By Michelle Shocklee
As an admitted history nerd, there's nothing I enjoy more than poking around old ruins. Homes, towns, forts, plantations. You name it, I'll poke around in it.
When we moved to Nashville in the fall of 2017, one of the first historical sites we visited was Fort Negley. The fort itself is no longer there, but there are ruins that give visitors a solid idea of how the fort was laid out and what Federal soldiers, former slaves, and others would have seen from high atop Saint Cloud Hill.
But first, a bit of history.
When the Civil War erupted in April 1861, Tennessee was as divided as the country. While some Tennesseans wanted to join the southern states and secede from the Union, others felt it was important to keep the United States united despite differing opinions on slavery and states rights. On July 2, however, the decision was made and Tennessee joined the Confederate States of America. With several railroads and major roads intersecting in Nashville, it was an important city for the Confederacy.
But in February 1862, with several recent victories in other parts of Tennessee, Federal troops marched into Nashville and remained in control of the city until the end of the war. They lost no time building fortifications around the city, including several forts.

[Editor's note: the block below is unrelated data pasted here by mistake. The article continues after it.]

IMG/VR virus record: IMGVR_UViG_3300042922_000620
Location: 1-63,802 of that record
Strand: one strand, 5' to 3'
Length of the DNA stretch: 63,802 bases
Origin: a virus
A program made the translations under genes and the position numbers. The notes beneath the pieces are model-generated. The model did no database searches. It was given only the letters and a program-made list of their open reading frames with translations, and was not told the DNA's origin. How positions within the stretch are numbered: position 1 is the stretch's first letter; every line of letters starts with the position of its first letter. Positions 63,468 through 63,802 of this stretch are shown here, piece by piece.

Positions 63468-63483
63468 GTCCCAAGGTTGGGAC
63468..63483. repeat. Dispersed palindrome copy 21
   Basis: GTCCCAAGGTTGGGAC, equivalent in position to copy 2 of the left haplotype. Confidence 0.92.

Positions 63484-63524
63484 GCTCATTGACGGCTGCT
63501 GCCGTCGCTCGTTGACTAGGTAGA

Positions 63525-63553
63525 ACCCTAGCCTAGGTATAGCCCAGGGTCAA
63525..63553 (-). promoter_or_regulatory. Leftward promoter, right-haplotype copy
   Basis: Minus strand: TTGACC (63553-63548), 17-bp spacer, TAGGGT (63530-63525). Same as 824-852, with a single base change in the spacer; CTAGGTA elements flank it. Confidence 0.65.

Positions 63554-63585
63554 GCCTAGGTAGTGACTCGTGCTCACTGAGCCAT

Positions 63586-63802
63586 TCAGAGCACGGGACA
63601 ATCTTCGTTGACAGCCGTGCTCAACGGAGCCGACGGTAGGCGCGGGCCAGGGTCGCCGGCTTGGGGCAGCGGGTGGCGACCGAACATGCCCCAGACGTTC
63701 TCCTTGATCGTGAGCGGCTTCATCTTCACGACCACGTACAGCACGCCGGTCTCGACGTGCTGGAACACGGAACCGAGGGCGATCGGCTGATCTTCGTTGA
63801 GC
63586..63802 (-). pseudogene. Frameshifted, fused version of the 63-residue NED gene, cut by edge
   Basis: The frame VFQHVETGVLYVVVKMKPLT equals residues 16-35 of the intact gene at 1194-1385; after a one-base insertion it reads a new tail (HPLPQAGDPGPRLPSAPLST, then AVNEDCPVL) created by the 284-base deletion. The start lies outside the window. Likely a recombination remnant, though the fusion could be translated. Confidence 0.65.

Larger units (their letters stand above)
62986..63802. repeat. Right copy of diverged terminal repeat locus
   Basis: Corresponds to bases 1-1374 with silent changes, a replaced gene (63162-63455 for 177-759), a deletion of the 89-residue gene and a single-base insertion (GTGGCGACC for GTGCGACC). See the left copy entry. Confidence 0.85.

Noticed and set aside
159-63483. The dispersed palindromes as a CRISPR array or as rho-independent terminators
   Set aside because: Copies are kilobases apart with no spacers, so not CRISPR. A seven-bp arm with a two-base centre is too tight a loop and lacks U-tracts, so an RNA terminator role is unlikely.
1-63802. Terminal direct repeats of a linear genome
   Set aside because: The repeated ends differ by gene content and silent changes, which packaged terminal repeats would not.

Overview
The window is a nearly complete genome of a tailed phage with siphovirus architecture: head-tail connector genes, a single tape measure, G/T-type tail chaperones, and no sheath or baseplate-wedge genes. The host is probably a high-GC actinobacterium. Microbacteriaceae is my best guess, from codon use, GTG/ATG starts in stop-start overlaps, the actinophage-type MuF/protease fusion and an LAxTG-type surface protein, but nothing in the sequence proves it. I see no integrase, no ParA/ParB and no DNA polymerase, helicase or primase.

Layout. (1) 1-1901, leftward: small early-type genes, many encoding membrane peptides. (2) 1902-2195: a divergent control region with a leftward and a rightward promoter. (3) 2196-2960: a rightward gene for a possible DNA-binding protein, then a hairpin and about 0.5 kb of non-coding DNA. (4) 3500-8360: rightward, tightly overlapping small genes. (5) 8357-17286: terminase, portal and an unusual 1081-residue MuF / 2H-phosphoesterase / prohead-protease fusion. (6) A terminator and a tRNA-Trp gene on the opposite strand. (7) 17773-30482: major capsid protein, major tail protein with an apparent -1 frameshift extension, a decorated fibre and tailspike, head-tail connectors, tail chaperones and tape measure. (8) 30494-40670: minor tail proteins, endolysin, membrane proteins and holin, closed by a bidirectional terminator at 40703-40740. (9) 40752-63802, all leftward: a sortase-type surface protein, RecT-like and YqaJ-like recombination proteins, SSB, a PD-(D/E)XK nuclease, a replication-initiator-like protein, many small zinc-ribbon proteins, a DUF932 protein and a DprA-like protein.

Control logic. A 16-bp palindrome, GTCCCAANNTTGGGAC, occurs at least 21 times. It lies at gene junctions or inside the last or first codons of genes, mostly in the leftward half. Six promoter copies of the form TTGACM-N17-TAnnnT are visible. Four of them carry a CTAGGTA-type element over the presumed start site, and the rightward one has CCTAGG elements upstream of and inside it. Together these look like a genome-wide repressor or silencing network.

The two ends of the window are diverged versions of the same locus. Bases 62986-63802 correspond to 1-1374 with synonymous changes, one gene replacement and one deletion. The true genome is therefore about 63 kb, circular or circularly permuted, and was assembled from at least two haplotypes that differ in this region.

At the time the fort was built, it was approximately two miles south of the city center. It's location on top of Saint Cloud Hill gave Federal soldiers a clear view of Nashville and the surrounding vicinity. Enormous limestone blocks, mined from nearby, were laid out in a star pattern with a wooden stockade in the center. Although soldiers were undoubtedly put to work constructing the fort, most of the labor was provided by former slaves. An estimated 2,700 conscripted men and women who'd escaped slavery were, in some instances, forced into the difficult and often dangerous work of building the fort.
Me at Fort Negley with downtown Nashville in the background.
Behind me, down the hill, is where the contraband camp was located.
If you live near Nashville or visit Music City on vacation, I hope you'll make time to visit Fort Negley. For readers of Under the Tulip Tree, you'll definitely want to hike up the hill and look out over the same landscape Frankie and Sam would have seen as they awaited Freedom.
Your turn: What's your favorite historical site in your area?
Michelle Shocklee is the author of several historical novels. Her work has been included in numerous Chicken Soup for the Soul books, magazines, and blogs. Married to her college sweetheart and the mother of two grown sons, she makes her home in Tennessee, not far from the historical sites she writes about. Visit her online at michelleshocklee.com.
As Frankie recounts her life as a slave, Rena is horrified to learn of all the older woman has endured—especially because Rena’s ancestors owned slaves. While Frankie’s story challenges Rena’s preconceptions about slavery, it also connects the two women whose lives are otherwise separated by age, race, and circumstances. But will this bond of respect, admiration, and friendship be broken by a revelation neither woman sees coming?